SYD & MAZ, Z-21.6 Off-Road SUMMIT Owners (Tow Vehicle: Toyota 200 Series LandCruiser)
Having lived on the road for 11 years, Syd and Maz Reilly have mastered remote travelling. Cape York, Gibb River Road, Cape Leveque, Simpson Desert – you name it, they’ve been there. Their easy-to-love personalities and faces are well-known in the ‘caravan world’ and it’s safe to say they’ve learnt more than a thing or two over the years...
1. THE COMPULSORY WALK-AROUND
Whenever you pull over after a long run, use your eyes to survey the van for anything amiss. Anderson plugs can be notorious for breaking and leaving live wires trailing, caravan legs can occasionally drop a little, gas taps can be left on – the list goes on. We once had a bike box on the back of our previous caravan drop down during a particularly rugged stretch in Davenport National Park NT, which we only discovered at a loo break! Another time we discovered a bag of mushrooms still resting on the drawer bar 50km on from our shopping trip!
2. DON’T BE LAZY
Roll out the tarp and get under the van to do a thorough check, especially before, during and after long, corrugated roads and dusty trips. Check if the van has been resting on the Bump Stops and crack those wheel hubs to check the bearings, especially if you've been ploughing through water crossings. Resist the urge to reach for a ‘tinnie’ until you do the regular checks!
3. LEARN TO LISTEN
Don't ignore odd noises as you travel along, particularly when on long, corrugated and dust-bowl filled roads, like the Burke Developmental Rd in the Gulf Country, the iconic Gibb River Road or the alternative Savannah Way through to Borroloola and Hells Gate. You don't want to be leaping nervously at every little noise, but keep an ear out for changes in sound. It doesn't take much to pick up a stone in a tyre – what a heart-stopping, screeching racket it can make! When this happens we pull over, reverse a little way and the problem is usually solved. Early in our travels with our camper-trailer the 'odd noise' was the jockey wheel dragging along on the road. We didn't know it could do 100kph!
JIM & PETA, Z-20.6 Off-Road Owners (Tow Vehicle: Toyota 200 Series LandCruiser)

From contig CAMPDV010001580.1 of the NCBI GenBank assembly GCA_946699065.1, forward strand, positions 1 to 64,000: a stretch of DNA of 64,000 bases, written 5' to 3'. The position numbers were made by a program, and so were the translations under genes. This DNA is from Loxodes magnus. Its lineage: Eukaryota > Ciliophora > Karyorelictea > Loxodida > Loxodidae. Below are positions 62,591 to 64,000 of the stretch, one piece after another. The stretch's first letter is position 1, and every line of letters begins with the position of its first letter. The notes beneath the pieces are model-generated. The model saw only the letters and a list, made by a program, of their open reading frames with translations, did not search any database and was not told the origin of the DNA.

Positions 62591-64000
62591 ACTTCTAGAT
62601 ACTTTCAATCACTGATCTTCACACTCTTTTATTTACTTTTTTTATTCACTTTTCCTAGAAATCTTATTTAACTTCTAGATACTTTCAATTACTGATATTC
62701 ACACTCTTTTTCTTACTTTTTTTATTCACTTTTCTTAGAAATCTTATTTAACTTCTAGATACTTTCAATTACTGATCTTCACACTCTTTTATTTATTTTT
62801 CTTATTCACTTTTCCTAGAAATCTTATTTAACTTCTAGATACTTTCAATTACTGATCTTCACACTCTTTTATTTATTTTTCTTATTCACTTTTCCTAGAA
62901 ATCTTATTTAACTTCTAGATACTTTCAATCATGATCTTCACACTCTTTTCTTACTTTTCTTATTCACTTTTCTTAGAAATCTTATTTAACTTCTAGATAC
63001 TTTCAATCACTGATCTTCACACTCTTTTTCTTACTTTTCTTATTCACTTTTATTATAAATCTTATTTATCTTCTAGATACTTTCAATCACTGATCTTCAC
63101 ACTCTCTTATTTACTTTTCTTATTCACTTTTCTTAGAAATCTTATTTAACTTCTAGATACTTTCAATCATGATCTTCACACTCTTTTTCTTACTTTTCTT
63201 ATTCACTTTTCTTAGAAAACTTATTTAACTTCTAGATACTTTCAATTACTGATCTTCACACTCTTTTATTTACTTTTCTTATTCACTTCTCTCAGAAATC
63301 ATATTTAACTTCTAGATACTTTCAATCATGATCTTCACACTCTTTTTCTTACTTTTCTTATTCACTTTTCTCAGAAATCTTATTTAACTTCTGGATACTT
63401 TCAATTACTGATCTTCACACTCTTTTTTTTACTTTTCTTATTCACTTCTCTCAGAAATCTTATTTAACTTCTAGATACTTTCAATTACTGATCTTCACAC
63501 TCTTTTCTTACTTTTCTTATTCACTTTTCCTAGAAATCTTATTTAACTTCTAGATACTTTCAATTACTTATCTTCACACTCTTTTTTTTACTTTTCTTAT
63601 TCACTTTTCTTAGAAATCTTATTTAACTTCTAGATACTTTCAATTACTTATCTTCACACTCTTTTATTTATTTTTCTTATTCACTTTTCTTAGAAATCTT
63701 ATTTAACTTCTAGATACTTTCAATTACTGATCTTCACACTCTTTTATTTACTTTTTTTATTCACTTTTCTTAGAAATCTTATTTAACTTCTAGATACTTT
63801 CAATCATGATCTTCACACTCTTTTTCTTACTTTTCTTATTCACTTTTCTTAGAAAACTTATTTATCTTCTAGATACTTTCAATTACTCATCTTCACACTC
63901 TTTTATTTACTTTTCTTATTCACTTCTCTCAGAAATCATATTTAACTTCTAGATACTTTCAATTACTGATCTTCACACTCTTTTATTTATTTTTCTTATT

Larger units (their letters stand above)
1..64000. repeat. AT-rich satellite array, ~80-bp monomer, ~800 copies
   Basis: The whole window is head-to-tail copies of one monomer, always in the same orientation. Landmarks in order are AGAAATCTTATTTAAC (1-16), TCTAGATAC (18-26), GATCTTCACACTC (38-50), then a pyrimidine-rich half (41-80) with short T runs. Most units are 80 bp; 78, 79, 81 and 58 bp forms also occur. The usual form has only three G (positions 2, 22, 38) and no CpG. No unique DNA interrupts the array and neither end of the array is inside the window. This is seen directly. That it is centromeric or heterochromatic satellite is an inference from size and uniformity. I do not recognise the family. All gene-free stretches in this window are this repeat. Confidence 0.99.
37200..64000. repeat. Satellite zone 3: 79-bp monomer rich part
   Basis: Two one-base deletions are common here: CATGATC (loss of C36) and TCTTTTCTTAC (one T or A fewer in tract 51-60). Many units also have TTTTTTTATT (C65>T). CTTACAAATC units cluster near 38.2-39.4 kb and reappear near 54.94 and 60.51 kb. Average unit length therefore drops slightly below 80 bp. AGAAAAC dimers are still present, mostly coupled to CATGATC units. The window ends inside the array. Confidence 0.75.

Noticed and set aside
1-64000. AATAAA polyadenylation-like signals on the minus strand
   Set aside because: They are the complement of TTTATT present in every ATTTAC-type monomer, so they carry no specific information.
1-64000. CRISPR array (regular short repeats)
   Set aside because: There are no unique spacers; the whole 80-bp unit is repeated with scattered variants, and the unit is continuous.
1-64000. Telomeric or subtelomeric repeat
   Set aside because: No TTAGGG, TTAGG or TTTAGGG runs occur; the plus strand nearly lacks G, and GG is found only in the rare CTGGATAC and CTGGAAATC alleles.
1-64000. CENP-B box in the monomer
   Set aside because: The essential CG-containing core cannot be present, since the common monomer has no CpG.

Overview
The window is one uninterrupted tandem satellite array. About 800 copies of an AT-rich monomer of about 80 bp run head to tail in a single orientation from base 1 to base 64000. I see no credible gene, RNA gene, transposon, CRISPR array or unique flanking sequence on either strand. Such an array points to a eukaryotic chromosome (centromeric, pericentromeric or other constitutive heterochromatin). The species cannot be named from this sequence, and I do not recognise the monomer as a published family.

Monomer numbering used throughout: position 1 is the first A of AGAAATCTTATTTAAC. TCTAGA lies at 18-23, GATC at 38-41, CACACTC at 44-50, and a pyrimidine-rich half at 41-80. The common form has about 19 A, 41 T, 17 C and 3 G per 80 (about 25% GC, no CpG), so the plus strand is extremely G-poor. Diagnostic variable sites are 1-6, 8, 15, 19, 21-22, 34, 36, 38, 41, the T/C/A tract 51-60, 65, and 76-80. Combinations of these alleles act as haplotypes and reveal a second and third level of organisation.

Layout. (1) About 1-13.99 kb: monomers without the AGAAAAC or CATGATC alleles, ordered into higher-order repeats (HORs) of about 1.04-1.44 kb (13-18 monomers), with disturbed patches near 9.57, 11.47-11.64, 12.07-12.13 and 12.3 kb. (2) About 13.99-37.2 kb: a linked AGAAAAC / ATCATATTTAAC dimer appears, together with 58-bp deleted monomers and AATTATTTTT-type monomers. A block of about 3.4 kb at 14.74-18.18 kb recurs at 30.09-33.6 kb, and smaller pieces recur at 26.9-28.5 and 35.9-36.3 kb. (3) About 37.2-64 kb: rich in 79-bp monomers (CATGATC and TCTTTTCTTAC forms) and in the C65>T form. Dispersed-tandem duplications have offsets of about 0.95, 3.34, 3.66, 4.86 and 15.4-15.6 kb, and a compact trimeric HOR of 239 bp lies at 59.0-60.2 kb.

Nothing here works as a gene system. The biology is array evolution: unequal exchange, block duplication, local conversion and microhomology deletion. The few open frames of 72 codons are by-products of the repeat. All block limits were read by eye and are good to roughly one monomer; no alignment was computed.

WA natives Jim and Peta Shaw are no strangers when it comes to executing a highly organised off-road operation, having covered thousands of kilometres during their years on (and off) the road. Here are their wise words of advice for remote travelling:
1. Keep an eye on the weather, especially when heading off-road. Dirt roads can become quite sticky with even a small shower of rain.
2. Talk to other travellers you meet along the way. The best way to find out about current road conditions and remote locations is from fellow travellers or locals.
3. While you could rely on there being a shop in every town you pass through, it’s best to be prepared and have a meal plan in place. As a general rule, we have enough fresh food for about five days, but also a few emergency pantry meals such as bake beans and tin soup. Don't over shop - write a list and stick to it.
4. Be smart with storage. Always store heavy items closest to floor level with lighter goods higher up. I separate glass jars in the pantry so they can't rub together (stubby coolers make good buffers). We’ll never forget the time we were travelling across the Central Highway from Laverton WA to Alice Springs NT, and the lid on a new mustard jar in the pantry (never opened) managed to come off and splatter everywhere! This is why I always zip lock anything with a lid.
5. Always top up the tank at every opportunity, just in case. A fuel station shown on a map, doesn't always guarantee fuel will be available.
6. Always carry plenty of water, drink lots of it and use it wisely. A 100L tank can last us four days. Some of our tricks include smarter showering (turning the tap on and off throughout the wash), wiping down dishes with paper towels before washing all together. The number of tanks we fill, is determined by how far we are travelling.
7. Tyre pressure is always a contentious issue and everyone has a different opinion. A basic rule is: lower tyre pressure means lower speed, so always allow extra time when travelling off-road. Investing in a good quality tyre pressure monitoring system is handy and we wouldn't go off road without an air-compressor for tyre pressure adjustments.
8. If you’re not using your gas, turn it off at the bottle, every time. We've heard stories of people leaving their gas bottles open, and due to a faulty bayonet connection, have lost it all overnight.
9. A tip we were told was to use a champagne cork, filed down to fit, as a plug for the diesel heater exhaust. This not only stops dust getting in and clogging the muffler, but it also prevents insects from making a home in the pipe.
10. Don’t leave without Chocks and Blocks. We learnt this on a 36°C day around mid-afternoon, after travelling about 50km on a rocky dirt road when a sharp rock cut through the tread of our tyre – damaging it beyond repair. The whole exercise of getting back on the road took us about half an hour, but geez we were glad we had the extra Chocks and Blocks!